Mainly my question is does anyone have experience with this trailer or a set up similar to this that has put a larger size wheel on and still had good clearance with the fender and what size did you use? I just want to know how much bigger in diameter I can go and still have the clearance I need to the fender.

    -Thanks

  5. #5
    Quote Originally Posted by Texan78 View Post
    Thanks for the replies. I already have a couple of wheels I like that I found here http://www.trailerandtruckparts.com/...eels_c_41.html so finding some wheels that I like isn't the problem.

    I am aware of increasing the size lessens the space between the wheel and the fender and using the a trailer rated tire which I am going to be using. I don't want to go super wide. Just something that is a little wider then the size of a bicycle tire that seems like is on there now. Reason being is it lessens the wheel hop. Also just want something a little more sleeker then a plain jane white trailer wheel.

    Mainly my question is does anyone have experience with this trailer or a set up similar to this that has put a larger size wheel on and still had good clearance with the fender and what size did you use? I just want to know how much bigger in diameter I can go and still have the clearance I need to the fender.

    -Thanks
    well then I wouldn`t go any bigger than you already have... 145/12`s radials is about 1/2 inch taller than your 4x12`s. I have over 2in of space and the fenders hit the tires when the springs get compressed in a good bump or harsh road...

  6. #6
    Click avatar for tech links/info, donation request K447's Avatar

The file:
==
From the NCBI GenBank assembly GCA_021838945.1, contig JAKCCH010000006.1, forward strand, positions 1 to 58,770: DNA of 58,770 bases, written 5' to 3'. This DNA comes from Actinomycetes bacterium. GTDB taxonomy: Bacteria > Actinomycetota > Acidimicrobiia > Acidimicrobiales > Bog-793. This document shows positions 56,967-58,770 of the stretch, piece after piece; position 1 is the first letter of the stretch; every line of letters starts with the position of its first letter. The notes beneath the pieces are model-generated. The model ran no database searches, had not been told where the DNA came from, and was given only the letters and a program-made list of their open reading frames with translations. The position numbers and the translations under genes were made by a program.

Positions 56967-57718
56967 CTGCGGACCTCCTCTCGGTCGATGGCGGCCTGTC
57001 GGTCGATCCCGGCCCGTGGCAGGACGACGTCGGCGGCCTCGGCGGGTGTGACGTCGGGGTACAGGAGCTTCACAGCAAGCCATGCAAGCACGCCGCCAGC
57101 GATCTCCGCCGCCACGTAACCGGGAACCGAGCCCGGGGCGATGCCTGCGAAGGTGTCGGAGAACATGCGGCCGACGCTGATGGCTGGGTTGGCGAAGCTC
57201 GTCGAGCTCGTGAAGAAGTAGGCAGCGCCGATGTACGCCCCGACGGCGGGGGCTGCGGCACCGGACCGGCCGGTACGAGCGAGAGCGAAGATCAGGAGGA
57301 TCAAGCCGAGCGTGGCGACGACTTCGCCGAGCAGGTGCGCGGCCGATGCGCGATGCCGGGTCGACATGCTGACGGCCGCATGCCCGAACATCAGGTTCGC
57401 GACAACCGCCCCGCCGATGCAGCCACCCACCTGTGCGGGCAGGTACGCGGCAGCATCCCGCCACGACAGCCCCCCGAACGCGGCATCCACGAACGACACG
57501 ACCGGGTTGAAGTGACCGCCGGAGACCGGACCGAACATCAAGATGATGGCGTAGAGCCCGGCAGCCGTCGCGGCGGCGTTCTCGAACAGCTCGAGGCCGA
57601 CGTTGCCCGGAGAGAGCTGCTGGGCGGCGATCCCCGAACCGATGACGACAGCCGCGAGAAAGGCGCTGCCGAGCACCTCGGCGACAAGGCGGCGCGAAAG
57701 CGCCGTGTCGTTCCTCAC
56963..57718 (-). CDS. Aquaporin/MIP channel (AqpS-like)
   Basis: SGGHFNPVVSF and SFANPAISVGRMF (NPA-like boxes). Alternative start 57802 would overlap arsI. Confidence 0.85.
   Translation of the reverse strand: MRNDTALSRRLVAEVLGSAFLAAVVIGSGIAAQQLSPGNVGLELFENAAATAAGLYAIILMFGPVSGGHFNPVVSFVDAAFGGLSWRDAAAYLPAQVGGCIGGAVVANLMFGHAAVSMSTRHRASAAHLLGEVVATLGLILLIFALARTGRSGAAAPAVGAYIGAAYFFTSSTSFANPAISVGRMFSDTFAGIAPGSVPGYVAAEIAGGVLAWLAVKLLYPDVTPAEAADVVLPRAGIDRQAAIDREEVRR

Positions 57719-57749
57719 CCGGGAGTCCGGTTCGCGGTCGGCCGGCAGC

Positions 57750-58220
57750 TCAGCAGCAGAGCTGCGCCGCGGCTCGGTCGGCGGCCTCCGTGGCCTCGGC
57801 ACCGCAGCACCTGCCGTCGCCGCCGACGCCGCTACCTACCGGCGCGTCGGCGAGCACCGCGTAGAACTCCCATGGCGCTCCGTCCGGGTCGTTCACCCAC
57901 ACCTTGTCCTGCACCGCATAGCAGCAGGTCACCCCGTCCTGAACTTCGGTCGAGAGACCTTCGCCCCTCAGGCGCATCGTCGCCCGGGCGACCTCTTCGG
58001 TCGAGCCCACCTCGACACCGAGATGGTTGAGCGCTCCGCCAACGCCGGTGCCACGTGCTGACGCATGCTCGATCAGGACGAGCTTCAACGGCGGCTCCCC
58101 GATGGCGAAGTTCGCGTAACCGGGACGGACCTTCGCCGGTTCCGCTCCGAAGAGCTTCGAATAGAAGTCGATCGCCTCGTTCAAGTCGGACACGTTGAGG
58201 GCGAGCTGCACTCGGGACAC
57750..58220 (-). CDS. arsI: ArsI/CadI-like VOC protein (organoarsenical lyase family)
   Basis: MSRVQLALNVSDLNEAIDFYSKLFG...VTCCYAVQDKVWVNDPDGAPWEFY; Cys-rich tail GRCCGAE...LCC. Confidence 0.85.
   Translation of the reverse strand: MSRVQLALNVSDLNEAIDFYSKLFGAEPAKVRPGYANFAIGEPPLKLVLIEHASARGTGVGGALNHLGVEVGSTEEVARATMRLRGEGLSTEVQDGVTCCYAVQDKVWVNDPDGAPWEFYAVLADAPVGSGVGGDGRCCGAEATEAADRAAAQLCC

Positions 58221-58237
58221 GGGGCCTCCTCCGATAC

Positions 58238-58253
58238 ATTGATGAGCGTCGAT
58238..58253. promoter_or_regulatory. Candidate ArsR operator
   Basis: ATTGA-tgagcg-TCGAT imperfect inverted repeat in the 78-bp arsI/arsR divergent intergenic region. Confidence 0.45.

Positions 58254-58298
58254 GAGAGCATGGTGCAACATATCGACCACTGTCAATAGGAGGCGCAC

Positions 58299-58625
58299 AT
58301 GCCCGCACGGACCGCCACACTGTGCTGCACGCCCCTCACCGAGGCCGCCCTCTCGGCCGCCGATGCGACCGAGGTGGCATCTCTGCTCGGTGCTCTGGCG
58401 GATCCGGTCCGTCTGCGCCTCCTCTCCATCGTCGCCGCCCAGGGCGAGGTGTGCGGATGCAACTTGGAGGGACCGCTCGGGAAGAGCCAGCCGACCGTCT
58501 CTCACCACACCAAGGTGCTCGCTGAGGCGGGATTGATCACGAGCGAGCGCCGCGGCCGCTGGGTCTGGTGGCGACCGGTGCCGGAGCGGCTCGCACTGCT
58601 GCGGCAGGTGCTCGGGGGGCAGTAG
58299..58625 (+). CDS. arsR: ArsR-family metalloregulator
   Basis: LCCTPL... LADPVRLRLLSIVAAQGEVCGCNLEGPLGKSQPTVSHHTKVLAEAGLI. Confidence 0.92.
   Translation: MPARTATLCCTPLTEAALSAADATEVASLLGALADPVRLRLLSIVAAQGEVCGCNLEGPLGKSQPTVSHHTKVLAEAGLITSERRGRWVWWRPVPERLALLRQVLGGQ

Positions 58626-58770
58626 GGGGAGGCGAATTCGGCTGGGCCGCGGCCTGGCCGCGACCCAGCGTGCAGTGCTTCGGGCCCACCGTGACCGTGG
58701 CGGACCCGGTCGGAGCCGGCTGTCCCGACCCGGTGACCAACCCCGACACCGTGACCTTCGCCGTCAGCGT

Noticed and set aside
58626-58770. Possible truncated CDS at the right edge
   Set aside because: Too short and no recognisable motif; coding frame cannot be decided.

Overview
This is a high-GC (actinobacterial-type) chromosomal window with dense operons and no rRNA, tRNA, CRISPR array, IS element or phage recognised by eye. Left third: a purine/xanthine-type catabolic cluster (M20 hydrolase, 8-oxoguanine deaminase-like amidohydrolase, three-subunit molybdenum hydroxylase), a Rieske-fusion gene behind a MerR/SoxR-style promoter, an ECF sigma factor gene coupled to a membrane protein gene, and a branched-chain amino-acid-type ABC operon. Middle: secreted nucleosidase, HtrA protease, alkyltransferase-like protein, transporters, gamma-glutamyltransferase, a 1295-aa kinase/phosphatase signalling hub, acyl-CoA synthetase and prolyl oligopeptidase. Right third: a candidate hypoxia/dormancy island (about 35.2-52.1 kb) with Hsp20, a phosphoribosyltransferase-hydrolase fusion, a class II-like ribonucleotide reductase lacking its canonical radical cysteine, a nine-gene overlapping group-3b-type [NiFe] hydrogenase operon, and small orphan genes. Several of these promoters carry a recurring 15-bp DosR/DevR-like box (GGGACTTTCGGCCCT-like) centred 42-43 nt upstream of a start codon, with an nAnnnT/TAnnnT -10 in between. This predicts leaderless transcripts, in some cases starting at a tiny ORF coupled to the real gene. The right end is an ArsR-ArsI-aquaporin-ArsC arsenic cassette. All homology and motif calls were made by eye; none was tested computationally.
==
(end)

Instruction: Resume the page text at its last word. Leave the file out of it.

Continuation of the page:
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    Quote Originally Posted by Texan78 View Post
    ... something that is a little wider ... it lessens the wheel hop.

    ... want to know how much bigger in diameter I can go and still have the clearance I need to the fender...
    The best way to improve the trailer's ride is to install a torsion type axle in place of the leaf spring axle. Or trade up to a torsion axle trailer.

    Another way to improve the trailer's ride harshness is to change to a larger tire that requires lower air pressure. Some trailer tires run at 80PSI, which can provide a very harsh ride. A larger tire with roughly the same load rating will generally carry a lower air pressure requirement (marked on the tire sidewall).

    You can measure your current clearance to the fender, and work from there. Measure from the tire tread up to the fender where the tire fits under the fender. In other words, how much room is there above the tire before it would hit the fender?

    Next measure the space between the axle and the axle bump stop on the trailer frame, whatever the maximum distance is that the axle could flex upwards before hitting a solid stop. Subtract that suspension travel gap from the fender clearance measurement, and the result is how much room you have to fit a larger tire.

    Double the number, subtract a little for fender clearance with the larger tire, and add the overall diameter of your current tire. The result is the maximum new tire diameter that you can fit.

    Now you can go shopping for ST trailer tires that have that new maximum outside diameter, or a tad smaller (not larger).